Civil society members criticize Doha meeting as ineffective for all parties

Several members of Afghan civil society and women’s activists have criticized the third Doha meeting, deeming it unbeneficial for all involved parties in Afghanistan.

The activists argued that the meeting was ineffective due to the lack of meaningful participation from all Afghan parties, damaging the credibility of the Doha process. Some women’s rights activists and protesters accused the United Nations of whitewashing the Taliban by organizing the meeting.

Citizens questioned the outcomes of the meeting for the involved parties in Afghanistan’s issues. In contrast, the Taliban claimed that the third Doha meeting was beneficial for Afghanistan.

Faiz Zaland, a civil society representative at the second Doha meeting, stated that the third meeting harmed the Doha process due to the absence of Taliban opponents. “The third Doha meeting, in the absence of civil society and women’s representatives, brought no results. This meeting was coordinated based on the Taliban’s demands and had no achievements for the people of Afghanistan,” Zaland said. “The third Doha meeting, without the presence of women and civil society representatives, weakened the status of this process.”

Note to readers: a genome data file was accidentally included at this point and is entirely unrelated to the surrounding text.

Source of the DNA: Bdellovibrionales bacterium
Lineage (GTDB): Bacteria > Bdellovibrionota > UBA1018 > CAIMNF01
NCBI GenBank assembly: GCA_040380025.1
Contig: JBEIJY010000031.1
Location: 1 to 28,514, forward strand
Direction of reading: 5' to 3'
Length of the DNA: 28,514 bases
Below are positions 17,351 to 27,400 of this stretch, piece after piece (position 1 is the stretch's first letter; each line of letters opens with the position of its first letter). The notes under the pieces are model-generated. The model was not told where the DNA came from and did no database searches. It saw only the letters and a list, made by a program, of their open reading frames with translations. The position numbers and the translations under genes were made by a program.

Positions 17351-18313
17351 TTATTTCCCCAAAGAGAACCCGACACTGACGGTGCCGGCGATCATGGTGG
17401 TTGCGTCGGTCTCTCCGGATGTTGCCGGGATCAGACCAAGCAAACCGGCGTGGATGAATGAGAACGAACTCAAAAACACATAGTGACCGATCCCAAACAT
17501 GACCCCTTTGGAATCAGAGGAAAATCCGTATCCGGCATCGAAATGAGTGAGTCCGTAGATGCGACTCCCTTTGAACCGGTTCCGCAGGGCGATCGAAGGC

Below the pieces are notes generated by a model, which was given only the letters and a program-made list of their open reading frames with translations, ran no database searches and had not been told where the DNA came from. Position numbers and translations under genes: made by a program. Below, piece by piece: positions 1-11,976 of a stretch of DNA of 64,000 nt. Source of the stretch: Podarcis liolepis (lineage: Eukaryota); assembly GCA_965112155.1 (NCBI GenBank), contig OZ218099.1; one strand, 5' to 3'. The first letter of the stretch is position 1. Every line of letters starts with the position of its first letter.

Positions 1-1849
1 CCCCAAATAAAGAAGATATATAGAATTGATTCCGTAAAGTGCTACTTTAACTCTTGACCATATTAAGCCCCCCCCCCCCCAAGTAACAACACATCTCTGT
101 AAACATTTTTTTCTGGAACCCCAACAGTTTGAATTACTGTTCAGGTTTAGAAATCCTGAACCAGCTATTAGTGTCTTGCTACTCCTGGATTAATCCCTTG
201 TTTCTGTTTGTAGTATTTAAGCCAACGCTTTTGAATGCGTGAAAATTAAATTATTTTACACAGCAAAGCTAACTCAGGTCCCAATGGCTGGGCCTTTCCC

The Taliban, however, believe the meeting reflects a positive global view of their activities. “Countries are negotiating with the Taliban in political, security, and intelligence sectors based on their national interests, but they are not willing to recognize the Taliban as a government,” said Torek Farhadi, a political analyst.

Some female protesters criticized the exclusion of women from the meeting, arguing that the UN violated their fundamental rights. “The third Doha meeting was held to whitewash and give concessions to the Taliban. Pressure on the UN must increase for it to engage with the Taliban within defined rules,” said Maryam Marouf Arwin, a women’s rights activist.

The third Doha meeting, hosted by the UN from June 30 to July 1, saw envoys from over 25 countries and five institutions in attendance. While the envoys met with Afghan civil society representatives and women’s rights activists on the third day, the main Doha meeting excluded these groups.